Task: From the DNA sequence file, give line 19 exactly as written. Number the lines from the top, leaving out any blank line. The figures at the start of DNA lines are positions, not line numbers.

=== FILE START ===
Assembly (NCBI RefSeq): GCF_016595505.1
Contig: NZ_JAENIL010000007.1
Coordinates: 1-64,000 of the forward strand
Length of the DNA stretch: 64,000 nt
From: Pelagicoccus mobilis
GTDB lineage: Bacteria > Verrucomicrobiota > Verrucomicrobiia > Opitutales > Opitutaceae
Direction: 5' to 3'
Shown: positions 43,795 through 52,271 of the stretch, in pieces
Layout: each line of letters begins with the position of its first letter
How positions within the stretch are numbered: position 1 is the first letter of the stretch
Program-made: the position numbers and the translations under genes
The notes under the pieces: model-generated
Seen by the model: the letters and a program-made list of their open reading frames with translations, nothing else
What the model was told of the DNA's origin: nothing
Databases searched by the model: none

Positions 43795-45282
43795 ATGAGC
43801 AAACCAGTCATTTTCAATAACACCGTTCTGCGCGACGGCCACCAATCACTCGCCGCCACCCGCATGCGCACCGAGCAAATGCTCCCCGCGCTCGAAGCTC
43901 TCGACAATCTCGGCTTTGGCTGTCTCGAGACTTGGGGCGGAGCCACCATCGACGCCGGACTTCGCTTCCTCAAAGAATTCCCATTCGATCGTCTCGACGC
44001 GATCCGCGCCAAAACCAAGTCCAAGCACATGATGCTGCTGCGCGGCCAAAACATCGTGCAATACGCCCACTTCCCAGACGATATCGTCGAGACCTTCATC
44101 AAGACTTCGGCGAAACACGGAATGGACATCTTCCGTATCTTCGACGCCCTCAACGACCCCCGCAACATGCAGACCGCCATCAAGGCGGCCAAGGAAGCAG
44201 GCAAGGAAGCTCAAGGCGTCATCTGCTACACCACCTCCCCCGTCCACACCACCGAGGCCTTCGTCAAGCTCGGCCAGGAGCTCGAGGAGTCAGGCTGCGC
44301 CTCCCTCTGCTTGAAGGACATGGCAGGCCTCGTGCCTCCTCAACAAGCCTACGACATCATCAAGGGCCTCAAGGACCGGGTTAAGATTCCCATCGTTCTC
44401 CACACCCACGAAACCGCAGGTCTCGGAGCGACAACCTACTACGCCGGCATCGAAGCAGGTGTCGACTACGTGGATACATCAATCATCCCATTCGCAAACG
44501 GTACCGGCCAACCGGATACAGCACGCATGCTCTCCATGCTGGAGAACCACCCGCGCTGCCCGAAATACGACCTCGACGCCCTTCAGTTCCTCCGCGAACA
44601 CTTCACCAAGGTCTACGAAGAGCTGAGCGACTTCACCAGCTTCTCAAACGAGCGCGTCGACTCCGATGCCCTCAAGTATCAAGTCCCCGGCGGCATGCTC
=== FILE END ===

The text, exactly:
43901 TCGACAATCTCGGCTTTGGCTGTCTCGAGACTTGGGGCGGAGCCACCATCGACGCCGGACTTCGCTTCCTCAAAGAATTCCCATTCGATCGTCTCGACGC